Fake service dogs: The Social Effects of Faking A Disability
Fake service dogs are not new, but the massive increase in numbers and media attention is frightening. Faking service dogs is not a crime that has no victims. It is not only illegal; it is a moral and social crime. Here’s a trendy article on some real jobs service dogs do.
As someone who has ties to service dog organizations and training groups, this issue is personal to me. There might also come a day when I (or anyone else) might need a service dog, and I will need the law and community to support me as a handler. So yes, I have strong feelings about this and so should you.
I’m not going to reiterate the problems outlined in others article like this one, this article, and this article. I’m going to talk about this as a long-term social problem. Social change happens all the time, and it doesn’t always have a positive impact. The behavior of being glued to a phone 24/7 is considered normal now, whereas you didn’t see it ten years ago. Whether or not that is positive or negative is debatable. *Note: According to ADA, an emotional support animal is not classified as a service dog.
I find this idea to be shameful.
By pretending to have a fake service dog and / or faking a need for a service dog has these detrimental social effects.
- It is making a mockery of people who need service dogs. Service dogs are being used for a variety of conditions that may not have visible cues including epilepsy, mental/emotional disorders, and diabetes. I have heard of people claiming to have these conditions when defending their fake service dog status, and it isn’t funny.
It is not funny to be physically immobilized, lack your sight, or hearing ability It is also not funny to live in a state of constant alert in case you have a seizure, panic attack, or fall into a diabetic coma. You should think long and hard about what it is like to live with a disability before you even think about pretending you have one. Making a joke out of serious condition(s) is downright rude and unacceptable.
This is my beloved late trainer, Dick Shumer, and his service dog, Buddy. Buddy is a Newfoundland.
- Faking service dogs is dangerous. Literally. In most cases of alleged fake service dogs I’ve consulted on, the dogs are downright dangerous. These are dogs who are ill-behaved, aggressive, and uncontrollable. Leave aggressive dogs at home. An ill-behaved dog only gives all dog in public a bad rap; it can also be a dangerous public nuisance. Yes, I do believe in Keep Austin Dog Friendly, by training dogs to behave in public. If your dog isn’t a good canine citizen, then it can stay home.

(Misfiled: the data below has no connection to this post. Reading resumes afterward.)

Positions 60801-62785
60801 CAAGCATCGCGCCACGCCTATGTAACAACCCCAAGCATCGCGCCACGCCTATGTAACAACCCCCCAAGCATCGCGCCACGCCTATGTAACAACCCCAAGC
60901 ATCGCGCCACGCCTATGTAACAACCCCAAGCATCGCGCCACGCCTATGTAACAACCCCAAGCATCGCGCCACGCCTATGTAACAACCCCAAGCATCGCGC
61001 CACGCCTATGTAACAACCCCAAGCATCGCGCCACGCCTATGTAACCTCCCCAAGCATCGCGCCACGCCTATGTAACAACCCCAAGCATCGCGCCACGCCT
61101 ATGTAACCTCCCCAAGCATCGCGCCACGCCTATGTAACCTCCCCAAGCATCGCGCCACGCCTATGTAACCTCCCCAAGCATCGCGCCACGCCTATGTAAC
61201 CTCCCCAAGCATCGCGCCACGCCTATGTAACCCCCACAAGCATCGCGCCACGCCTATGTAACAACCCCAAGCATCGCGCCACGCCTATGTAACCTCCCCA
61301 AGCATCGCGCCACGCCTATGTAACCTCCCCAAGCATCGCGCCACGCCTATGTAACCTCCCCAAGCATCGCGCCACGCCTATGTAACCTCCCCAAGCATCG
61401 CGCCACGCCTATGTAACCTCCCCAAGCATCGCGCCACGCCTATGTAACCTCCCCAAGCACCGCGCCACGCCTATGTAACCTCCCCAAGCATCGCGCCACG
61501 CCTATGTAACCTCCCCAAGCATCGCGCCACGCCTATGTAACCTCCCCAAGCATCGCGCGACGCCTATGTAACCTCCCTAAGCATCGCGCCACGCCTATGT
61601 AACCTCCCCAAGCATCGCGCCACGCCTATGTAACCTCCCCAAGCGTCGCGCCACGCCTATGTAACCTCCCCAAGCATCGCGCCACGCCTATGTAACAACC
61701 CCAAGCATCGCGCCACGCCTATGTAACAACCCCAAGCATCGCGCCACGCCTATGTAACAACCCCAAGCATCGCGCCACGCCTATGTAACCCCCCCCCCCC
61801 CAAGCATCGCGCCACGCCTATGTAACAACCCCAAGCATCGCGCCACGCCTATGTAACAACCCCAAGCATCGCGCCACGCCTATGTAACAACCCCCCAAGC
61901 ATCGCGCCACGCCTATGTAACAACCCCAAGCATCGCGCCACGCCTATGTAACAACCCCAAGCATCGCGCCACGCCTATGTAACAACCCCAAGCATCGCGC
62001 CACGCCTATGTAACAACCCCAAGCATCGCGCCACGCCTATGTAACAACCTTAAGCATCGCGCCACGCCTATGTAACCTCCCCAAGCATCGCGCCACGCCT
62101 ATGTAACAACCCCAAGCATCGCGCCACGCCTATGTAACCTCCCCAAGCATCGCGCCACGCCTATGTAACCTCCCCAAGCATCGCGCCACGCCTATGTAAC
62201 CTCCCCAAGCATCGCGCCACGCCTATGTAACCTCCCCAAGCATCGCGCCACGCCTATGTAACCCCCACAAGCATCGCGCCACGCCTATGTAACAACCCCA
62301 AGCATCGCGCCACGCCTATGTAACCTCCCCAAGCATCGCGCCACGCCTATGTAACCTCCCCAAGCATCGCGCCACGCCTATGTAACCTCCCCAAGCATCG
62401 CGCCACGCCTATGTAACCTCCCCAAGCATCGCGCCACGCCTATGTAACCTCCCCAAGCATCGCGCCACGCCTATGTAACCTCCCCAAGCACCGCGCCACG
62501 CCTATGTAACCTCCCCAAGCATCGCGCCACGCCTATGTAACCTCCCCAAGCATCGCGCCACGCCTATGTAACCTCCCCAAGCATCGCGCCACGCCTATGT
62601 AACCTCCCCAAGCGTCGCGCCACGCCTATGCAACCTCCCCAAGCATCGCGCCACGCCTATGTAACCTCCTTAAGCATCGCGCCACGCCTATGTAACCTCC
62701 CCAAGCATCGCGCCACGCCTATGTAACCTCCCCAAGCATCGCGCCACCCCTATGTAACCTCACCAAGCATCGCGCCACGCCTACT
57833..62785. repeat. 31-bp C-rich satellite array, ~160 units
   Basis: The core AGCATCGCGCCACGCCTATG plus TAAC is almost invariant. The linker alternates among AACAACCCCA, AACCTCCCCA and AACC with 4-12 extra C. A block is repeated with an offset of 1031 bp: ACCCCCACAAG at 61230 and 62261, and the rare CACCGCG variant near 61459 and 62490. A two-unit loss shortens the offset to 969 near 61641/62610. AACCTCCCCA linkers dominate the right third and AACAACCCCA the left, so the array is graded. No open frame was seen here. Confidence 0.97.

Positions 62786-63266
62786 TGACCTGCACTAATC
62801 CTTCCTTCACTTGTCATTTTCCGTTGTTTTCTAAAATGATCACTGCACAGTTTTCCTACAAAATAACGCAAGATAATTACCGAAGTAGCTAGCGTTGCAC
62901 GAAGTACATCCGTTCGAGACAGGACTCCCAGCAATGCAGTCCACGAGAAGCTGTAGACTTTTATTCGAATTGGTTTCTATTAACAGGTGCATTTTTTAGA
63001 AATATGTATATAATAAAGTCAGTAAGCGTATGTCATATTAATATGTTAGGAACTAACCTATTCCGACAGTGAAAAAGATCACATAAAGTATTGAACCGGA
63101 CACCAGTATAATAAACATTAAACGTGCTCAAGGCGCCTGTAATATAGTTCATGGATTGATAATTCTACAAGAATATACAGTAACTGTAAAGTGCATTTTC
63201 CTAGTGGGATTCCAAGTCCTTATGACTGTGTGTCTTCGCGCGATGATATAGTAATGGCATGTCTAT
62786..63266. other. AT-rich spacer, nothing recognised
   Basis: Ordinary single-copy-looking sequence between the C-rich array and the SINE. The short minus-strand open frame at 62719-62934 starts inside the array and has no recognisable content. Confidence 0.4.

- As if having to manage daily life with a condition isn’t enough,service dog and handler teams will experience increased scrutiny or biased attitudes and behaviors. Even when it is obvious why someone is using a service dog, these people still encounter the unwelcoming looks, eyerolls, snide comments, and snickers.No one deserves to be treated like a second class citizen.
Service dogs and their handlers should be treated with respect. Making it difficult to distinguish a real service dog from a fake service dog only creates a cloud of suspicion on top of the social biases that already exist. Don’t make it harder for people with service dogs by making people leery of dogs wearing a vest. Here’s an post I wrote on how restaurants can provide better service to service dog and handler teams.
This is a photo of my late trainer, Dick with Chase and Buddy, his service dog. During water rescue training, Dick would throw his cane overboard. Buddy would jump into the water, retrieve the cane to the boat, tow the boat into shore, and help Dick get out of the boat. They were an amazing team to watch.
I don’t have the right answer for what to do if you encounter someone with a fake service dog. I’m just here to tell you that it is not acceptable to try to pass your pet off as a service dog. It is illegal, rude, and behavior that has long-lasting detrimental social effects on others. Let’s maintain a culture where faking a service dog is socially unacceptable.
This dog was rescued from an unsafe environment in Summer of 2013. Elsie is currently training to be a service dog in Oklahoma City.
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